Ban Chao (32-102), a native of Pingling in Fufeng (present-day northeast of Xianyang, Shanxi), was the youngest son of the Eastern Han historian Ban Chao. His elder brother Ban Gu and his younger sister Ban Zhao were also famous historians. Ban Chao was a bright child with great ambition. His extensive reading equipped him with knowledge and wisdom. In 62 A.D. 31-year-lod Ban Chao came to the capital city of Luoyang together with his mother and his elder brother. Coming from a poor family, Ban Chao took up a job as a transcriber of documents for government offices for a living.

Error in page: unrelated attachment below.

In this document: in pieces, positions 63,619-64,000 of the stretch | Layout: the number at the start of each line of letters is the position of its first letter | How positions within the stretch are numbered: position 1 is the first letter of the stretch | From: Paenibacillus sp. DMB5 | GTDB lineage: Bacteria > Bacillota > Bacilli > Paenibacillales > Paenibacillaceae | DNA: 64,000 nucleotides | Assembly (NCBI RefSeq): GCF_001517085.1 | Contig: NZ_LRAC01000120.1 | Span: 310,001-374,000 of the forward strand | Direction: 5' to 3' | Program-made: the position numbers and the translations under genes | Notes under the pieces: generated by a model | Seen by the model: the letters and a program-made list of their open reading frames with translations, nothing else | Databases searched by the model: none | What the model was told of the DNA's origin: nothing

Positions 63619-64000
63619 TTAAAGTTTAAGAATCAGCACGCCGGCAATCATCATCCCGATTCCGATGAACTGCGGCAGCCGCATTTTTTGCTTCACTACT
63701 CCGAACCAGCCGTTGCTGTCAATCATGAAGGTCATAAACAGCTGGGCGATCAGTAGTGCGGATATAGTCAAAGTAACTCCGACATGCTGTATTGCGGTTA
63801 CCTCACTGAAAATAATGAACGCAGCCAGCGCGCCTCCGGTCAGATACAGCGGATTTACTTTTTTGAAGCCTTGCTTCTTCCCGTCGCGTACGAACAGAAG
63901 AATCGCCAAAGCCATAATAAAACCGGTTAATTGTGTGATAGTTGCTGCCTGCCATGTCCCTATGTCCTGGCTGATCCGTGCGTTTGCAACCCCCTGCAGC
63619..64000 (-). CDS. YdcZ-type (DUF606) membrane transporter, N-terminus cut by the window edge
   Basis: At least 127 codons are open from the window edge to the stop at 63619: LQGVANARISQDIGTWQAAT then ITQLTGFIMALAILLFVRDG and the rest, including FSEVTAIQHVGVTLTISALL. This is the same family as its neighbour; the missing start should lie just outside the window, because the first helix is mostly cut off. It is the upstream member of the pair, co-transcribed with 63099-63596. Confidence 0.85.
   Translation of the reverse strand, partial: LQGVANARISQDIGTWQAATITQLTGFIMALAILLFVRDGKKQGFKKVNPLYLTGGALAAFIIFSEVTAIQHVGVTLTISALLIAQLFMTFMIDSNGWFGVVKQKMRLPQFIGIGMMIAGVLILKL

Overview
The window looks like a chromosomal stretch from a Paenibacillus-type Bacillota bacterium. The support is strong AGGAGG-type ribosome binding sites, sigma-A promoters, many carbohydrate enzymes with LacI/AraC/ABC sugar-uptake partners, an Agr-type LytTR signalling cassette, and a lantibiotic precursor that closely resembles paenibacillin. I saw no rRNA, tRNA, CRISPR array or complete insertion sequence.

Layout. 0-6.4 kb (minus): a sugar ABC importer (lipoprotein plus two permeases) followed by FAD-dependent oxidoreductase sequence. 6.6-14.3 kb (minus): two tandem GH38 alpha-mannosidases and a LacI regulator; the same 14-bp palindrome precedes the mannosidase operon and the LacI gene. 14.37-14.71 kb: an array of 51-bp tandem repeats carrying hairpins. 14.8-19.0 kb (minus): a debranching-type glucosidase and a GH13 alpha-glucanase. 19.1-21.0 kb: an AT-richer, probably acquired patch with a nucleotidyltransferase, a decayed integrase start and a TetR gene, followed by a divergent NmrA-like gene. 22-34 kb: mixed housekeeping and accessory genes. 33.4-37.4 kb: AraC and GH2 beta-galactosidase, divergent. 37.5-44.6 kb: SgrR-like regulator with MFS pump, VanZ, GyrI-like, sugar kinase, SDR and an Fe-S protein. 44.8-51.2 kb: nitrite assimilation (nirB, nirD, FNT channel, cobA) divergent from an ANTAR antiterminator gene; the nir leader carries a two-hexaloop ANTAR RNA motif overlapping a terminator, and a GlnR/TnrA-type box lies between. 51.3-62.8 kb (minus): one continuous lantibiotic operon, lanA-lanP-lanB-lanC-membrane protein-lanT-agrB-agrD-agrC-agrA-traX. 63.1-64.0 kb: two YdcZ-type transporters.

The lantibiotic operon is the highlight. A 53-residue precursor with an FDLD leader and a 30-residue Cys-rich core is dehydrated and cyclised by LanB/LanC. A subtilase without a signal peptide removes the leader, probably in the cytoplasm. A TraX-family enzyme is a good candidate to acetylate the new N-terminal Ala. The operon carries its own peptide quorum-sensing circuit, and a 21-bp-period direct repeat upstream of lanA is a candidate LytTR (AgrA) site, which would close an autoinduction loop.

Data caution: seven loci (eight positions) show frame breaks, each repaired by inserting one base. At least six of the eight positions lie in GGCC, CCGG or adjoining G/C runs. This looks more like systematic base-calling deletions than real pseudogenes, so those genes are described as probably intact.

One day Ban Chao learned that the Huns had invaded the Han border. He threw away the writing brush and vowed to emulate Zhangqian and Fu Jiezi of the Western Han Dynasty to make contributions to safeguarding the frontier in the Western Regions, and eventually win recognition for his meritorious deeds and be awarded officialdom by the imperial court. He said “as a real man, how can I stay with the ink-stone and the brush forever?” His transcriber colleagues laughed at his bluster. Ban Chao retorted: “How can a brat understand what a warrior thinks?” As expected Ban Chao was later dispatched on mission to the Western Regions where he rendered meritorious services. In the ensuing thirty years, Ban Chao convinced more than fifty countries in the Western Regions to submit to the rule of the Han Dynasty, realizing his lofty ideal of servicing the country in an alien land. In 100, the 69-year-old Ban Chao wrote to Emperor He requesting his approval of his returning to Luoyang where his roots were. In this letter there were two touching lines:”I dare not dream about coming to Jiuquan County, I’d be gratified if I could enter Yumenguan Pass alive.” In August of the 14th year of the Yongyuan Period of Emperor He(102) Ban Chao got the permission to return to Luoyang. One month later he was sick from overwork and passed away at the age of seventy-one.